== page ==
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Over 4000 tourists, including Americans, British and Europeans, held hostage in Chilean Patagonia

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posted on Jan, 17 2011 @ 01:29 PM
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Over 4000 tourists, including Americans, British and Europeans, held hostage in Chilean Patagonia


ireport.cnn.com

Day 4 of a region wide strike is holding over four thousand tourists hostage in Chilean Patagonia. On the night of January 11th, the people of the Magallanes region erected road blocks on every road in the province, stopping all vehicles in their tracks. Roads to the border with Argentina, to the airport and between the region's cities have all been shut down, sealing off the entire region from the outside world and the cities within from each other. The regional capital Punta Arenas is experiencing demonstrations and cars have been burning at the road blocks. On the first day of the strike,
(visit the link for the full news article)




posted on Jan, 17 2011 @ 01:29 PM
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Well CNN is sensationalizing that one... those tourists are not really ``hostages``...

Yeah they can't leave... but it's because of strikes... and protests... not because they are all at gun point and under the threat of death...

Anyway, that sure isn't funny for those stuck there... especially when you're a foreigner in a country where people are pissed.

It seems being a tourist almost anywhere in the world is getting more and more dangerous.

ireport.cnn.com
(visit the link for the full news article)
edit on 17-1-2011 by Vitchilo because: (no reason given)

edit on 17-1-2011 by Vitchilo because: (no reason given)



posted on Jan, 17 2011 @ 01:36 PM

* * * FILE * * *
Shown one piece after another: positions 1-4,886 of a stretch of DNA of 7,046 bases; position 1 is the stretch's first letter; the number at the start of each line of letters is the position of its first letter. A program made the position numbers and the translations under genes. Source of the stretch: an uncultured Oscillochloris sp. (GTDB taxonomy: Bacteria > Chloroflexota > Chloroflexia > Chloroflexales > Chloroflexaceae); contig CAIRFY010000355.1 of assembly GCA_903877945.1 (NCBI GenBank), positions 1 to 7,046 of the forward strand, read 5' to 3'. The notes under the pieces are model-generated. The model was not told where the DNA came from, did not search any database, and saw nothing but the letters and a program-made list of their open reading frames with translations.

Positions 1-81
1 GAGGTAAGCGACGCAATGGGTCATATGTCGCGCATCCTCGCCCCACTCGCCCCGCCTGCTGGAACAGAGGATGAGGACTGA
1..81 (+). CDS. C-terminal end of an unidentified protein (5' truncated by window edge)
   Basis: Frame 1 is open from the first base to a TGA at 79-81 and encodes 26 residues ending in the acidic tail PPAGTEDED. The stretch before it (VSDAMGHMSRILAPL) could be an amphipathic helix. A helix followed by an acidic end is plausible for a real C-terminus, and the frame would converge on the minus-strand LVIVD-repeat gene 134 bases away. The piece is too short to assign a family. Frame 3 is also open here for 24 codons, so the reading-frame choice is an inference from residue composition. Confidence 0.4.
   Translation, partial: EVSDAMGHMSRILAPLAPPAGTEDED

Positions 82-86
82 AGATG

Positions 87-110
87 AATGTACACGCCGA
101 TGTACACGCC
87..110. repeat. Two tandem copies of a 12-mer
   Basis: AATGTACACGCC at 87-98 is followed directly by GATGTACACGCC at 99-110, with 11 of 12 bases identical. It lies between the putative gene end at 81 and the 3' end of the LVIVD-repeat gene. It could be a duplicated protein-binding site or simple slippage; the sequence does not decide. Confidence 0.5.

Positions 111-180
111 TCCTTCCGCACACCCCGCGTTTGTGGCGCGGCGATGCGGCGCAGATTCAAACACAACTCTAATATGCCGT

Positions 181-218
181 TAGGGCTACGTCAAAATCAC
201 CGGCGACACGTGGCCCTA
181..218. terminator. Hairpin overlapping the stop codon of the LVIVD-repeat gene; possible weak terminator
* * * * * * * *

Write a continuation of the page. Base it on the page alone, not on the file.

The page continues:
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it's like the 'revolution' that got underway in Tunisia is going viral globally

the trapped tourists better hold onto their wallets
there might be this kinda thing going on in Patagonia too, see link below

www.zerohedge.com...



posted on Jan, 17 2011 @ 01:38 PM
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reply to post by Vitchilo
 


True. Any American or persons from other countries who have ever spent any amount of time in a foreign country before knows these things occur and you just limit or change your travel plans until they are over which is usually a matter of days.
edit on 17-1-2011 by manta78 because: (no reason given)



posted on Jan, 17 2011 @ 01:59 PM
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Well other than any inconvenience to the touristas, i do wish the Patagonian peoples success in their bid for justice.
Hopefully this will embolden others to try the same kind of strikes elsewhere.
We need to dislodge the PTB somehow, and through their wallets seems the most effective way....
The power belongs to the people, and it is good to see that the PTB are powerless to stop all the people should they get together on something and persue it with determination.



posted on Jan, 17 2011 @ 02:17 PM
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reply to post by Vitchilo
 


If you get trapped abroad because of the actions of that country's people, can you demand citizenship?

If so, I'm going to Chile. I think I'd enjoy living in Patagonia.



posted on Jan, 17 2011 @ 06:09 PM
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Wow. Take your power back Chileans - and may everyone be safe.



posted on Jan, 19 2011 @ 10:33 AM
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reply to post by Vitchilo
 

I'd suggest you go look up the definition of hostage. I was there and this definition applies to the situation I was in.

a : a person held by one party in a conflict as a pledge pending the fulfillment of an agreement

We were held in the area by the protesters and could not travel through a road block in a vehicle. My group was allowed to walk through one road block so that we could get to Puerto Natales. That involved walking with our luggage about 15 km to the town. Once there, we were able to hire a room and get food. We couldn't leave the town and, honestly, most of us were scared to go outside the hotel. We could not hire anyone to take us to Punta Arenas or to Argentina. They did admit that we could have walked the 350 km to Punta Arenas. We chose not to take that option since it would have put our lives in danger where our lives were not in danger where we were. Had we been, we might have chosen that option.

Even when my group was evacuated by the Red Cross and the Chile Air Force, other people were still waiting to leave the area and could not. By definition, a hostage doesn't always have their lives placed in danger. I was prevented from traveling home so I think I was a hostage.




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